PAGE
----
Center for Rural Partnerships

  • Fran Belcher and Thad Guldbrandsen presented, “Developing a Regional Engagement Model for Small Rural Universities” at the National Outreach Scholarship Conference in Raleigh, NC (10/5/10).
  • Thad Guldbrandsen was the keynote speaker at the Annual General Meeting of the Alberta Rural Development Network in Canada (10/14/10).  The title of his talk was “Building a Network and Enhancing a Region.”
  • Thad Guldbrandsen presented on “The Northern Forest Higher Education Network” in Watertown, NY (10/25/10) and Paul Smith’s College (10/26/10).  He was part of a panel that included Sandy Blitz (Federal Co-Chair of the Northern Borders Commission), Joe Short (Northern Forest Center), and other regional leaders.
  • “The Community Roadmap to Renewable Biomass Energy” was released at the end of October.  This community decision-making tool is a product of two years of collaboration among the Center for Rural Partnerships, North Country RC&D, Coös Economic Development Corporation, the Northern Forest Center, and others.  Tom Evans is graduate assistant on the project working under the direction of Thad Guldbrandsen.
  • Funding for the PSU-Coös County Outreach Initiative was renewed (for two more years) by the Neil & Louise Tillotson Fund of the New Hampshire Charitable Foundation.

College of Business Administration

  • Yvette Lazdowski attended the Northeast Regional meeting of the American Accounting Association in Burlington, Vermont, where she presented a paper titled “A Historical View of Management Accounting in the Early Years of Ford Motor Company”.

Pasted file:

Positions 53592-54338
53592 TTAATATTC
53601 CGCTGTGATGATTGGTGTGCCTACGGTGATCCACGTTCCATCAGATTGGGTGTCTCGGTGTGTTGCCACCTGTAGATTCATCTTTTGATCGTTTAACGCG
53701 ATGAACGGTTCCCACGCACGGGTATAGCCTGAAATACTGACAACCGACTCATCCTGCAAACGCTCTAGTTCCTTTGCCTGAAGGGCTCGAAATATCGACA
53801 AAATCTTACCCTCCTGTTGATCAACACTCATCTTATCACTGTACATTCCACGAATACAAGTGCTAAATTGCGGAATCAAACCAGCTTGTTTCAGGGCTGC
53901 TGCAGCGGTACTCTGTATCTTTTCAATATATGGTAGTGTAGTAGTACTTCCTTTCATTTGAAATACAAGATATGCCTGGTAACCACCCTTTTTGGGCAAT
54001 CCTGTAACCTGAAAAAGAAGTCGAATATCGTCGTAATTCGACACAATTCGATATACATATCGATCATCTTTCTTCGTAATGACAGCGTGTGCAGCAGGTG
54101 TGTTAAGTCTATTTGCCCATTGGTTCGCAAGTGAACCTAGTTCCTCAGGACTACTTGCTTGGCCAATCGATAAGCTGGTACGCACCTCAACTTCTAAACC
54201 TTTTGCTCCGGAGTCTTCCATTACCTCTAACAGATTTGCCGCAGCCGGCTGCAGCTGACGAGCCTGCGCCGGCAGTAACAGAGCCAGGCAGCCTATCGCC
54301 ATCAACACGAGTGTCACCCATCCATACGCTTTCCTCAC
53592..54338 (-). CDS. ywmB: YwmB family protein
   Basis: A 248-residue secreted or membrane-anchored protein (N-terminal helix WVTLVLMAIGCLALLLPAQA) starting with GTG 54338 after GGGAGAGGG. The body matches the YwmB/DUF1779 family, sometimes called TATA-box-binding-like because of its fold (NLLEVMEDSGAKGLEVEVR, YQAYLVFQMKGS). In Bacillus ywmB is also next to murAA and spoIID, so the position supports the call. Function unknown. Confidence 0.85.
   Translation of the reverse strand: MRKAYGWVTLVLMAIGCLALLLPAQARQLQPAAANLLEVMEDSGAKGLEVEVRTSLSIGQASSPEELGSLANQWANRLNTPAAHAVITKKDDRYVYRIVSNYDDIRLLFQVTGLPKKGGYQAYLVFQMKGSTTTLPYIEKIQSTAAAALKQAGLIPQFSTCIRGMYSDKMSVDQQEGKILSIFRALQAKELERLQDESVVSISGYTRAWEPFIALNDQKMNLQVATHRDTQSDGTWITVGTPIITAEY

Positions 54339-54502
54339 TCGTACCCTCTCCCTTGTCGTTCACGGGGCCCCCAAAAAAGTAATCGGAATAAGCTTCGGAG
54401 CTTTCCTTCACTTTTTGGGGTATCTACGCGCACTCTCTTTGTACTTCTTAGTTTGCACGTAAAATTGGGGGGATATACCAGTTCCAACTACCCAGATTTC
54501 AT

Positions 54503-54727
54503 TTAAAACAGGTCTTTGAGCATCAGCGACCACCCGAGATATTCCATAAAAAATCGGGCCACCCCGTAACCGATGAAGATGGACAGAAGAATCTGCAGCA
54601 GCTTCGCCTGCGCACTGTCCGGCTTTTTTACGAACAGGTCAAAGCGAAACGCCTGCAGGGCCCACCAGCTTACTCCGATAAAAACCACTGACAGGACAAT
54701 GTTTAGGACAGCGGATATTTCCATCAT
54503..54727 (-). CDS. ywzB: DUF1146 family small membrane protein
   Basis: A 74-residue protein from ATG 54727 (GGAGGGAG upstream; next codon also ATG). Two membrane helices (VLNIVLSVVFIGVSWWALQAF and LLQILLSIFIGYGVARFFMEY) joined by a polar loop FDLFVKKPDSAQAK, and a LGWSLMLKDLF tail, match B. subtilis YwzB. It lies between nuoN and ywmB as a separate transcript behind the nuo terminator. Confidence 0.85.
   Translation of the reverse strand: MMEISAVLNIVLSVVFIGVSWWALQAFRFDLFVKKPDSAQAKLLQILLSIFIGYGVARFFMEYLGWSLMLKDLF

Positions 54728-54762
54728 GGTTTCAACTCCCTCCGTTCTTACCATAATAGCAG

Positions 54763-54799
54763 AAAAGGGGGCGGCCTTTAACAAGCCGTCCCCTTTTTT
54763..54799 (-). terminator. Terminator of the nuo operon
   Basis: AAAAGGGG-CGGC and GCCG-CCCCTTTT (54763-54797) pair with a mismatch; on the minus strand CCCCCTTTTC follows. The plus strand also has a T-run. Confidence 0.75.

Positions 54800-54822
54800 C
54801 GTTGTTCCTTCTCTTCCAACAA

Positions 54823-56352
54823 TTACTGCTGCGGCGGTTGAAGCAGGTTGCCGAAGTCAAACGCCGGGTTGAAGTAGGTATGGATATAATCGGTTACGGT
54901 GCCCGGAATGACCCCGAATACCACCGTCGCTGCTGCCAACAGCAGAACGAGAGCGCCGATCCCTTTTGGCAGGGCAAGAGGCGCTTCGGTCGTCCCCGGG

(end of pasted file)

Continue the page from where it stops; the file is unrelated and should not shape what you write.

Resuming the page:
• Christina Bradbury presented a paper titled “The Prosper Credit Risk Rating System: Does It Improve Market Decision-Making Efficacy?” at the 70th International Atlantic Economic Society conference held Oct. 10-13 in Charleston, SC.
  • Brad Allen, along with twenty-three Plymouth State American Marketing Association (AMA) students traveled to the Balsam’s Resort as guests of Mr. Rick McCarten, Director of Sales, on October 14th.  The event was designed to be the fall team-building event for the AMA. The students created a formal business etiquette dinner where they discussed appropriate professional behavior while at a business function.  Professor Allen discussed how social events, such as taking a client to dinner, an athletic event, or other social occasion, represent opportunities to build relationships in business that often last for years.The students enjoyed dressing up and practicing the suggested professional behaviors of successful business social events.  In addition, the students were able to tour the facility and gain an appreciation for the history of the Balsam’s as they visited many of the hidden treasures presented throughout the property.


  • Pat Cantor presented on “Supporting Preschool English Language Learners” at the Early Learning New Hampshire Conference in Manchester on October 16.  On the 22nd, she presented on “Teaching and Learning about Constructivism” at the annual conference of the Association for Constructivist Teaching in Chicago.  This session highlighted the work she and Mary Cornish have done in developing the early childhood course, The Constructivist Approach in Early Care and Education, at PSU.
  • Susan Shapiro presented a full-day workshop titled, “Differentiated Instruction in the Inclusive Classroom,” to teachers statewide, on October 26, 2010, in Concord.
  • Clarissa M. Uttley, along with two undergraduate students (Denise Sprague-Colcord and Nicole Skelton) presented at the Early Learning New Hampshire conference in Manchester, NH on October 16, 2010.  Their presentation on Therapy Animals in the Early Childhood Classroom was attended by 33 early childhood educators and administrators.